David Logan Shelter to The Inn at the Long Trail
October 12, 2007
LT Miles – 12.7
Total LT Miles – 168.5
Extra Miles – 1
early morning at David Logan Shelter
The piped spring at the shelter tastes delicious.
I fill my water, pack my bag, and swiftly hit the trail in anticipation of tonight’s destination.
It’s another wet day – wet socks, wet shoes, wet leaves.
I won’t see anybody in the woods today.
The wind blows all day long with a passing weather front, causing it to rain leaves.
Tucker Johnson Graffiti
This is a momentous day in my backpacking experience. All of the trail south of Maine Junction coincides with the Appalachian Trail – territory I’ve covered on past trips.
So as of today I’ve officially hiked the entire Long Trail. I’m sad for the discovery of new places to end, but excited to soon revisit the old haunts, recalling moments that are five years’ history. The AT is always like home.
In all my excitement, I take a wrong turn.
I wanted to take the shortcut to the Inn at the Long Trail, which would mean following the Appalachian Trail “north” for a short distance… but I automatically go south, following the official Long Trail. I’ve gone almost a mile before I realize my mistake, making it illogical to backtrack.
I have to walk a mile along US 4 because of my error. I’m going to the Inn at The Long Trail, and Sherburne Pass.
I check in, drop my pack in my room, briefly clean myself up, and go back to the lobby to catch a bus to Rutland. Studying the schedule, it looks as though I won’t have sufficient time to resupply in town and catch the last bus back up to the inn, so it looks as though I’ll have to wait until tomorrow. Then it occurs to me that if I hitchhike down now, then I won’t have to wait for the next departure – creating plenty of time in town – so that’s what I do.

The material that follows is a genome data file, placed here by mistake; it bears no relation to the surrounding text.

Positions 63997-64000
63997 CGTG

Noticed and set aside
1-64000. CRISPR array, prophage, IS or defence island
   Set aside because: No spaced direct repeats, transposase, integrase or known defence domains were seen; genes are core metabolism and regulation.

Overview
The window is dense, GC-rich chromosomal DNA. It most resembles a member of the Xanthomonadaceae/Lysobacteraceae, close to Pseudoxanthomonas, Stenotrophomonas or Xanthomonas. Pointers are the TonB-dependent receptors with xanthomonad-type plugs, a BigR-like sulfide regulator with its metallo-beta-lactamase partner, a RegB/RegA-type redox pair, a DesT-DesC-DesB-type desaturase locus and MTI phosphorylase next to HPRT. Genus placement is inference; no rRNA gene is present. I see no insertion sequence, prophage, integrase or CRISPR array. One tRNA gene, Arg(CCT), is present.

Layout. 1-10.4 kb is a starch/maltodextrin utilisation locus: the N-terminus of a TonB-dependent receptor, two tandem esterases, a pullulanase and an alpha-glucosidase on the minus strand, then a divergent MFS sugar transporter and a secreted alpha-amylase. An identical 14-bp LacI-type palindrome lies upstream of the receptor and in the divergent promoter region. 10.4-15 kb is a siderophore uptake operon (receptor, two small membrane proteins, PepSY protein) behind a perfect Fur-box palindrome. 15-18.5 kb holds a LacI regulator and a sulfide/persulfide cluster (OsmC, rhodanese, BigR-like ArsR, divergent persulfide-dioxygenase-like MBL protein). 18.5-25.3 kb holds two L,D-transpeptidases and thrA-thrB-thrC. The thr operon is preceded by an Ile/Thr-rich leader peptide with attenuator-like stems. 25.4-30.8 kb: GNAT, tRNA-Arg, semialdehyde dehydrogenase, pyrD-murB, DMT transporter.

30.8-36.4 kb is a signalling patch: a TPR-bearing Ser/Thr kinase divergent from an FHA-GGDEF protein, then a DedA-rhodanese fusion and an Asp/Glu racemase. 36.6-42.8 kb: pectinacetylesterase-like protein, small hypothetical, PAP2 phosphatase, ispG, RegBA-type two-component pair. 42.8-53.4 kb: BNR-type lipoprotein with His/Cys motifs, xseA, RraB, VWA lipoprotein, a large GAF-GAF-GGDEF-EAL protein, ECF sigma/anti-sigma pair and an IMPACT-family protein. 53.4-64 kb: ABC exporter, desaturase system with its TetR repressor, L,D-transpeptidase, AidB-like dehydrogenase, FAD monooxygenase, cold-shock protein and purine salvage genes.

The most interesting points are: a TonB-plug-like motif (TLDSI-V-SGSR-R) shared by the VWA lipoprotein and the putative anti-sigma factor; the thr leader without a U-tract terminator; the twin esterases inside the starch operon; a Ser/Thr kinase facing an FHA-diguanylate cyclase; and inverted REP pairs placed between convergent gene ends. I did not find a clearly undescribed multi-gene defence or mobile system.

It’s not long before a man who appears to be in his mid-thirties stops and gives me a lift “down the hill,” some ten miles. Rutland is the second-largest city in Vermont, behind Burlington. I buy the usual few days worth of food, and inhale about four hot dogs at a convenience store before walking to the bus station.
The bus pulls up, and the driver says he’s coming back after a 30 minute loop around local stops in town – before going up to the pass. For lack of anything better to do, I opt to ride along. We circle around Rutland, and as the lone passenger I stare out the window on this Friday evening, watching pedestrians in the outside world through rattling windows. The radio plays above the humming engine (Including this song). After coming out of the woods, it’s an encapsulated view of the world I’ve left behind these past weeks. It’s a traveler’s moment of complete, passive satisfaction.
The bus carries me up to the inn, where I bathe for the second time of this trip. I repackage my food before going downstairs to McGrath’s Irish Pub. Having dry feet is a luxury in itself.
Live Irish music for the evening is provided by Donal O’Shaughnessy.
I proceed to have an excellent Shepherd’s Pie, one Guinness, two Long Trail Ales, and a traditional Black & Tan. Burp. I also phone an old Appalachian Trail friend, primarily to brag about how I’m at the inn… and to relate events of my hike thus far, breaking my don’t-communicate-with-people-on-the-phone-or-computer rule of this trip. Oh well.
Raucous Irish spirits continue into the night.